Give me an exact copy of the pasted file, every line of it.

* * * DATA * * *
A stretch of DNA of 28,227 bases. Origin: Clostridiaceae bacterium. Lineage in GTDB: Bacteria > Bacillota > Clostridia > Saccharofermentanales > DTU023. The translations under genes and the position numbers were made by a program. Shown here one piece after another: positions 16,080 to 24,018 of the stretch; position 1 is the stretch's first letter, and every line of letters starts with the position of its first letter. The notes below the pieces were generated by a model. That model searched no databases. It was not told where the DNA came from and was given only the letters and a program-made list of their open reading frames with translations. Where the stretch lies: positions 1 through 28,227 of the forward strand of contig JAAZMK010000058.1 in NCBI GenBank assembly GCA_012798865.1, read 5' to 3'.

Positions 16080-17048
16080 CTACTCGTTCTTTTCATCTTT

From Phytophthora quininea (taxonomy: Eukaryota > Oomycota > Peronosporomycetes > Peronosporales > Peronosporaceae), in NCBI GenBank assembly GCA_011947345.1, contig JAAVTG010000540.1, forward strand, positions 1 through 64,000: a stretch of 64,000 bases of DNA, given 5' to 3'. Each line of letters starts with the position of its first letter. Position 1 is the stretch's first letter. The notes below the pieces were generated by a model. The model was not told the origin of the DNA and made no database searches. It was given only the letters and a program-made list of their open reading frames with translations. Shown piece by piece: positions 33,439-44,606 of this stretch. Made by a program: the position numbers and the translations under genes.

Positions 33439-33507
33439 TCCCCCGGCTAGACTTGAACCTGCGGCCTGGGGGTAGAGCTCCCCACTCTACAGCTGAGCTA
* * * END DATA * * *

A stretch of DNA of 28,227 bases. Origin: Clostridiaceae bacterium. Lineage in GTDB: Bacteria > Bacillota > Clostridia > Saccharofermentanales > DTU023. The translations under genes and the position numbers were made by a program. Shown here one piece after another: positions 16,080 to 24,018 of the stretch; position 1 is the stretch's first letter, and every line of letters starts with the position of its first letter. The notes below the pieces were generated by a model. That model searched no databases. It was not told where the DNA came from and was given only the letters and a program-made list of their open reading frames with translations. Where the stretch lies: positions 1 through 28,227 of the forward strand of contig JAAZMK010000058.1 in NCBI GenBank assembly GCA_012798865.1, read 5' to 3'.

Positions 16080-17048
16080 CTACTCGTTCTTTTCATCTTT

From Phytophthora quininea (taxonomy: Eukaryota > Oomycota > Peronosporomycetes > Peronosporales > Peronosporaceae), in NCBI GenBank assembly GCA_011947345.1, contig JAAVTG010000540.1, forward strand, positions 1 through 64,000: a stretch of 64,000 bases of DNA, given 5' to 3'. Each line of letters starts with the position of its first letter. Position 1 is the stretch's first letter. The notes below the pieces were generated by a model. The model was not told the origin of the DNA and made no database searches. It was given only the letters and a program-made list of their open reading frames with translations. Shown piece by piece: positions 33,439-44,606 of this stretch. Made by a program: the position numbers and the translations under genes.

Positions 33439-33507
33439 TCCCCCGGCTAGACTTGAACCTGCGGCCTGGGGGTAGAGCTCCCCACTCTACAGCTGAGCTA